Nov 18 2012, 4:44pm
The previous time we've discussed The Hobbit was soon after John Rateliff's The History of the Hobbit was published. One of Rateliff's discoveries was that The Hobbit was from the outset conceived to happen in the same world as the Silmarillion legends, and this was discussed extensively in the Reading Room.
The Last Stage, part IV - Politics and Property
We will not touch on this topic here; just mention that the from first drafts, the Necromancer was concieved of as Thú the magician, chief thane of Morgoth, from the very beginning.
My personal suspicion is that as Tolkien wished to pursue this line of Thú – the Necromancer – the Lord of the Rings, and was also working on the concept of Thú – Sauron, the corrupter of Númenor (which rose at about the same time), he combined them by placing the Fall of Númenor before the events of The Hobbit, removing the whole story thousands of years away from the fall of Gondolin and other events hinted at.
This shady, ominous figure is mentioned as the Necromancer in The Hobbit three times: in the first chapter, as an enemy too powerful for all the dwarves combined (Thorin and company shudder at the mere mention of him); at the end of Queer Lodgings, as one they don't want to even come near – saying that even Bilbo knows enough not to need being warned of him!
In this chapter, however, we learn that the Necromancer is not all-powerful; as Gandalf tells Elrond, "a great council of the white wizards, masters of lore and good magic", managed to drive him away from his dark tower in South Mirkwood.
What kind of lore is specific to these wizards?
How does one differentiate between "good" and "bad" magic?
How many white wizards are needed to make the council "great"?
On a side note: given that an attack was directed at the Necromancer just as Thorin and co. were cruising through Mirkwood, did Gandalf have his own reasons to warn them off a route more to the south?
As is well-known, the description here is not quite consistent with that of The Lord of the Rings and Unfinished Tales: there is no hint of Saruman, the "great council" doesn’t sound like only five wizards were ever sent to help the Free Peoples of Middle-earth, and two of whom were already long missing! There is no hint of any Elves, High or others, involved (no Glorfindel!), and Gandalf needs to tell Elrond about this on the way home (again, no Glorfindel!).
Was Elrond on the secret of Gandalf's real mission? Did Gandalf actually report back to him? Was Beorn?
I take it that the mysterious "good cousin Radagast" (per Queer Lodgings) must have been involved, living next to southern Mirkwood.
Did you notice the proximity when reading Queer Lodgings? How long did it take you to do so?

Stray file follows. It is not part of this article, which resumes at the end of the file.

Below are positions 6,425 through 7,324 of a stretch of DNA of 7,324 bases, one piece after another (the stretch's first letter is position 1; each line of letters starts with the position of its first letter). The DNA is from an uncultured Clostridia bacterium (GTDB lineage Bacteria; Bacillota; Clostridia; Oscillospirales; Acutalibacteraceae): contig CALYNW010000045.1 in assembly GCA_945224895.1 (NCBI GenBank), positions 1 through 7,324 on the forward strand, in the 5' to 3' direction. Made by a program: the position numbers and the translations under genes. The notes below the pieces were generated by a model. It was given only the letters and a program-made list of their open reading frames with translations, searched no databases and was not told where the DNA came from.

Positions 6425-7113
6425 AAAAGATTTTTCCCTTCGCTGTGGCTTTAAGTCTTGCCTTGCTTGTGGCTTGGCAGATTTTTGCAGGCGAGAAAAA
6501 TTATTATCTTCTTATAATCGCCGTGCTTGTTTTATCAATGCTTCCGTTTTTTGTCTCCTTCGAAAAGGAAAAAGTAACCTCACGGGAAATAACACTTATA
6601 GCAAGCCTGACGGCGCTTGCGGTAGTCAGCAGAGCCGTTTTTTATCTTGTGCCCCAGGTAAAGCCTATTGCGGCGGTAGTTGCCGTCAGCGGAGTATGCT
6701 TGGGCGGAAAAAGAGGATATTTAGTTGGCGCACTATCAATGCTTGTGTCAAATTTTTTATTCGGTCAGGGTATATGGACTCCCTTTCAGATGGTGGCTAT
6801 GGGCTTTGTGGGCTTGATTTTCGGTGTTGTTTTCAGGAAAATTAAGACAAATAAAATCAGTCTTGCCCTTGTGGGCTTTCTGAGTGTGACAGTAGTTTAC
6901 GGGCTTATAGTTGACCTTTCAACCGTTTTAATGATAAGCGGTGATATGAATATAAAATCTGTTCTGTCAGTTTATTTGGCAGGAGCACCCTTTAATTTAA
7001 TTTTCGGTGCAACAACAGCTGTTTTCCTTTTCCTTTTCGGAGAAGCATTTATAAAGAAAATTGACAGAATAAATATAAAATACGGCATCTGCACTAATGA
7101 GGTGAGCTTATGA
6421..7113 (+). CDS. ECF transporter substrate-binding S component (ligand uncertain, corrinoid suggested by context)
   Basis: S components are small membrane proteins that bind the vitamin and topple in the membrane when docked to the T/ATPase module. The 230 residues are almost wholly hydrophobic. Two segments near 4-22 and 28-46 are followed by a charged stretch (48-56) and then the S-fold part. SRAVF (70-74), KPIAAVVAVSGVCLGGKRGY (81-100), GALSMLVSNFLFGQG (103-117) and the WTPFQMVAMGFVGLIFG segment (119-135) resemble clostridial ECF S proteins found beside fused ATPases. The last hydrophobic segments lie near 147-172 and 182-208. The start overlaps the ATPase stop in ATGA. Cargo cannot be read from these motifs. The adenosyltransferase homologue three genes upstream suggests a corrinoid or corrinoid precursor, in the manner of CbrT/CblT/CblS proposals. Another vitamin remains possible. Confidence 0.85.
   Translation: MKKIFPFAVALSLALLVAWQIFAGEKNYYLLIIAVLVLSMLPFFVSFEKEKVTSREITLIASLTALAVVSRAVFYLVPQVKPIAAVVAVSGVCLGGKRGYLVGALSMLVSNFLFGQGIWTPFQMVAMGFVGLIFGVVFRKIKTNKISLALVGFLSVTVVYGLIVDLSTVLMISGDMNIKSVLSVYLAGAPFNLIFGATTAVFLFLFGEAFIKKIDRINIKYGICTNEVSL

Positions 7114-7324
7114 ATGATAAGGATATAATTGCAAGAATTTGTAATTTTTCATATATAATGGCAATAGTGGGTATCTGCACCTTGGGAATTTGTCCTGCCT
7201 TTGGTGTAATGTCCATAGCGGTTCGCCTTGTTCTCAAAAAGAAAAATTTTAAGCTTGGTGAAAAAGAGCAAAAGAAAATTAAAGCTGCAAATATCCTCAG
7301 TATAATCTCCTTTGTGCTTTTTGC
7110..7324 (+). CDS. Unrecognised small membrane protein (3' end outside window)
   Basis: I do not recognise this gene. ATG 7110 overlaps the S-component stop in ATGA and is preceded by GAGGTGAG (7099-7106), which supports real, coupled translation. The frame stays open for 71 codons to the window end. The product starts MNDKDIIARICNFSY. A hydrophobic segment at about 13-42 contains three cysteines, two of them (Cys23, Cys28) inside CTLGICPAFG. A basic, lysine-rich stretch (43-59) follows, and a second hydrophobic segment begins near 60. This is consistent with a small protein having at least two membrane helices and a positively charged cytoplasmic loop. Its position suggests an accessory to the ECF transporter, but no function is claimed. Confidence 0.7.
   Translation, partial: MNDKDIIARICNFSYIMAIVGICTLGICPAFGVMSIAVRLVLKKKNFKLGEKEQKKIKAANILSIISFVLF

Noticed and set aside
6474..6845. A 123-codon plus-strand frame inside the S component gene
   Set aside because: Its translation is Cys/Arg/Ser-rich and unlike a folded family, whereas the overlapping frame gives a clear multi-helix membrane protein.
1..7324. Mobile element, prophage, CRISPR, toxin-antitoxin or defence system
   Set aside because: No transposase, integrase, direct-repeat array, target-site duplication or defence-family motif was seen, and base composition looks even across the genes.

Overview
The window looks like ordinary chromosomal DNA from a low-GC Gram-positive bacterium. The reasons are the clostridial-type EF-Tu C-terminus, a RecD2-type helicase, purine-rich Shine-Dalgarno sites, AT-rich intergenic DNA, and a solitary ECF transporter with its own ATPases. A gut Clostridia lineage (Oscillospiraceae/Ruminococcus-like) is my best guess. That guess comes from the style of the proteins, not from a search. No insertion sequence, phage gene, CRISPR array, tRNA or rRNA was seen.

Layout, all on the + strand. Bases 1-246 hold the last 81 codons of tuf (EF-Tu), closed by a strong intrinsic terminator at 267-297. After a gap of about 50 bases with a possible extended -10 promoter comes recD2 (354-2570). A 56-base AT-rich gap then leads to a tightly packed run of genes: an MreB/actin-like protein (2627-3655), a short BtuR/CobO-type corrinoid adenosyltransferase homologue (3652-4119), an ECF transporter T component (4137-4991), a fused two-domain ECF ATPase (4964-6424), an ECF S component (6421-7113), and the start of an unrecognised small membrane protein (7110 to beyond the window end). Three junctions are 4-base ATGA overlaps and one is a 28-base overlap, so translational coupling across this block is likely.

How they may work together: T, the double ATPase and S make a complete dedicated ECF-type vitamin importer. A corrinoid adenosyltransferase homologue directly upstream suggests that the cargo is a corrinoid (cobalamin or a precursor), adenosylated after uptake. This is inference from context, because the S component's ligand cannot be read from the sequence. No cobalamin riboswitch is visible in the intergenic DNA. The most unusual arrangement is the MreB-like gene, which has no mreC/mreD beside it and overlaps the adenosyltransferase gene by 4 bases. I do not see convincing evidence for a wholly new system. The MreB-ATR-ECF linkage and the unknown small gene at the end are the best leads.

In appendix AIII to The Lord of the Rings, and more fully in The Quest of Erebor (published in Unfinished Tales), Tolkien's solution to the dilemma is revealed. The whole book is put in a wider context: Gandalf the trickster, the wizard who foists Bilbo upon Thorin for his own amusement, thinks nothing of leaving his companions in the lurch when it suits him, and is at least once in mortal fear for his own skin – becomes Mithrandir the Grand Strategist, directing the Defense of the West. Unbeknowest to him, Thorin's mission is actually a diversion, directed at keeping Smaug busy and preventing Sauron from using him to strike at the Northren lands.
Do you find this transition convincing? Does it change your perception of The Hobbit? How different is reading The Hobbit with this grandiose backstory in mind, from reading it as a simple adventure story? Which reading works better?
Did The Hobbit as a book benefit, or suffer from being post facto subordinated to its sequel? Would you read it as often as you do now?
As is well-known, Peter Jackson intends to incorporate the story of the attack on the Necromancer in his coming films.
Is this a good idea? Would the story be seriously lacking, if this element would be missing? And are you willing to accept an entirely original story-line for the attack upon Dol Guldur (which Tolkien never tackled), for the sake of completeness?
Any other comments about the Necromancer? (I am leaving Gandalf and Elrond's exchange of views regarding his future for the next thread)
* * *
Another relic (if I may say so) of the First-age legends is Elrond. From the 1926 Sketch of the Mythology, Elrond's geneology and old history were fixed (with slight variations on whether he was raised by Maedhros or Maglor); however, his fate after the War of Wrath has gone through some changes, together with the developing legend of Númenor (as described in HoME vol. V):
In the first version, Elrond is a man – but he stays in Middle-earth to rule the lingering elves, as he grew to love them. In some unaccounted way, he is blessed with great longevity; so after Númenor is destroyed, he allies with the refugees to defeat Sauron.
Soon afterwards, Tolkien wrote a second version: according to it, being a Man after all, Elrond led the Men who colonized Númenor, and became their first king. After he dies, his descendants were enticed by Sauron to rebel against the Valar; Elendil, the leader of the refugees, who formed an alliance with Gil-galad the Elven-king (the first time either of these names appears) came also from his line.